Reading Megillah in Tehran: How Iranian Jews Celebrate Purim
As Jews around the world commemorate the rescue of Persian Jewry, how do those who live where the story took place mark the day?
The Iranian city of Hamadan is composed of a series of concentric circles punctuated by spokes that spin traffic out across town. The peculiar urban planning gives the impression of a shimmering pinwheel. Almost at the very center of the innermost circle lies the Tomb of Esther and Mordecai—a mausoleum traditionally thought to be the resting place of the Book of Esther’s two heroes—where Muslims, Christians, and Jews regularly pray. In late 2010, when tensions between the Islamic Republic and the Jewish state were particularly high, hundreds of Islamists protested outside the tomb on a small street fittingly called Esther Lane. Old World War II-era propaganda about Purim being a celebration of a Persian massacre reappeared in the Iranian media, and Western observers started talking seriously about Iran’s “War on Purim.” Meanwhile, the Simon Wiesenthal Center mobilized, lobbying UNESCO to protect the historic tomb. As it turned out, the threats to Jewish religious practice never materialized, and fears for the safety of Iran’s Jewish monuments, while well-intentioned, were largely misplaced. In all, it would seem that apart from creating unique traffic problems, Hamadan’s layout may have had the effect of unduly magnifying the relatively minor disturbances that took place in its center.
Iran’s Jewish community, the largest in the Middle East outside Israel, is currently preparing to celebrate Purim, as it does every year. The Book of Esther will be read aloud in synagogues small and large, gifts will be exchanged, charity will be distributed, and even in the officially “dry” Islamic Republic, wine will be imbibed. Barring traffic jams, the traditional seasonal pilgrimage from cities like Tehran to the mausoleum in Hamadan should run as scheduled. And yet, the events of a few years ago still raise interesting questions about what it means to observe a holiday that celebrates Jewish survival in the face of a Persian decree while still living in modern-day Persia—Iran.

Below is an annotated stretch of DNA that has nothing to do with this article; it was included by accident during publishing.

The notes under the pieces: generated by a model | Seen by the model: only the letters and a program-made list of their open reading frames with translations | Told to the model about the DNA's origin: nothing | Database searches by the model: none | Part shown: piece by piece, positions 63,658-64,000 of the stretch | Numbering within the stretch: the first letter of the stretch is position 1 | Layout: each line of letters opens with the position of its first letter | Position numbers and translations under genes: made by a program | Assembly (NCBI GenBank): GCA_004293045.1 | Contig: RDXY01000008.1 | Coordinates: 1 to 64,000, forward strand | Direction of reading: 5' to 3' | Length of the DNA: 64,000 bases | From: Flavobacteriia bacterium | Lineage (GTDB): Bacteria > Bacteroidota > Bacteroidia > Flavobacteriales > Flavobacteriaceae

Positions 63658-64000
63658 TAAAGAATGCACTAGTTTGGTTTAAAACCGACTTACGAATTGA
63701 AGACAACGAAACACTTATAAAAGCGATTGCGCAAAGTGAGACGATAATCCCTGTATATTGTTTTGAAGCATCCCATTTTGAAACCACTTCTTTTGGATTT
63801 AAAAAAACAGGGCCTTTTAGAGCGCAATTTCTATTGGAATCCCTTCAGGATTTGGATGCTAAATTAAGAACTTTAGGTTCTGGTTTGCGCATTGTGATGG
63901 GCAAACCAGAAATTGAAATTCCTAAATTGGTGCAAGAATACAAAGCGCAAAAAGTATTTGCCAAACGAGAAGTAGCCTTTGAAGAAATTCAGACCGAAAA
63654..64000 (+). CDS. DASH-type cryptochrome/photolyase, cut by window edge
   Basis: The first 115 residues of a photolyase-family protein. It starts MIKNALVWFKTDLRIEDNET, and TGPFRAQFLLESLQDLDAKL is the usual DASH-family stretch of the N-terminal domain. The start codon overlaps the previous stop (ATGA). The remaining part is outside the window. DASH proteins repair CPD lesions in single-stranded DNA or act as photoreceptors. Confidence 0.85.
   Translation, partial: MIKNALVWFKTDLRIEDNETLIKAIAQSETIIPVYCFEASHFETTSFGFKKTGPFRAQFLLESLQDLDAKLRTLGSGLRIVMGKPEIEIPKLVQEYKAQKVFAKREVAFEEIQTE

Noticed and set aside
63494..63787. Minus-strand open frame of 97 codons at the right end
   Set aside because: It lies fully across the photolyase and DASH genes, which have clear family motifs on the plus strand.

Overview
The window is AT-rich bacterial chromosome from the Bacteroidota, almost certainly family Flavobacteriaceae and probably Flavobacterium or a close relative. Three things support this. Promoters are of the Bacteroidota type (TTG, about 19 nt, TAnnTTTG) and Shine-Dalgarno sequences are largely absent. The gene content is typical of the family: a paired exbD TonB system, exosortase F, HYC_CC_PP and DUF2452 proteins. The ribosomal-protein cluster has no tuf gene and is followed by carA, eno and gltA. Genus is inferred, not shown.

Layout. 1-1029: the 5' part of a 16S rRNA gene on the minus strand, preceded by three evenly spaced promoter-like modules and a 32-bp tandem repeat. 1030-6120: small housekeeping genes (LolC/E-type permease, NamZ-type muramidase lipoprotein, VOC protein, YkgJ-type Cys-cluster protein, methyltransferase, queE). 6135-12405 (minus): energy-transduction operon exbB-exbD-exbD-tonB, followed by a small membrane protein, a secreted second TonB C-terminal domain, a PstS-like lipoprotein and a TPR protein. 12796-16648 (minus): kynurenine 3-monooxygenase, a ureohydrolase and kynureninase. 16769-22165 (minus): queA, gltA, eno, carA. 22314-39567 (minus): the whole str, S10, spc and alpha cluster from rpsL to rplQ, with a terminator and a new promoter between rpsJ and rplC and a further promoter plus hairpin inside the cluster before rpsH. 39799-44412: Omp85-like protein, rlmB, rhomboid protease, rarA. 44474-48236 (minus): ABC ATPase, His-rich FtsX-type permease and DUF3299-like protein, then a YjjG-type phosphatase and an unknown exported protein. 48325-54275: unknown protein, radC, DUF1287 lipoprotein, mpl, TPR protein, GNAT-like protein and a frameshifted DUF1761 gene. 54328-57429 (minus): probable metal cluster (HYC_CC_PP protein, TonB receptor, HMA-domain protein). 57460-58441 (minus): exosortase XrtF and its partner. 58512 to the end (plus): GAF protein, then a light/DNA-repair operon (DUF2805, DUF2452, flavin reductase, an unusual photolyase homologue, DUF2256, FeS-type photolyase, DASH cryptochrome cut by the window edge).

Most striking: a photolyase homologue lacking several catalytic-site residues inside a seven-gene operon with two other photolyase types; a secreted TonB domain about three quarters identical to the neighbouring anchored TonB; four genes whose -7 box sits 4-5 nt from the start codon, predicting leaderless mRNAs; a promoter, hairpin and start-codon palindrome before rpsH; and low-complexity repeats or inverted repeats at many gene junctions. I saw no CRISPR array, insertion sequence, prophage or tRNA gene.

The establishment of the Islamic Republic in 1979 and the subsequent Iran-Iraq war had the effect of quartering Iran’s Jewish population in short order; while there were some 80,000 to 90,000 Jews in Iran before 1979, today there are estimated to be around 25,000. A further consequence was that while prior to the revolution significant Jewish communities could be found across the country in places like Mashhad and Yazd, Jews are now mainly concentrated in Tehran, with smaller numbers in Shiraz and Isfahan. Many Iranian Jews—particularly those who left Iran immediately following the revolution—look back at the reign of the shah as the final, golden gasp of Iranian Jewry. And yet, many thousands of Jews continue to freely make their lives in the Islamic Republic, much to the bewilderment of Jews in the West and the government of Israel. Recent fieldwork done in Tehran’s Jewish community shows Jews publicly practicing their religion and living relatively full lives. Occasional anti-Semitic flare-ups notwithstanding, based on conversations I’ve had with people from the community, the Iranian Jewish experience, including Persian Purim celebrations, looks much the same as it did four decades ago under the shah.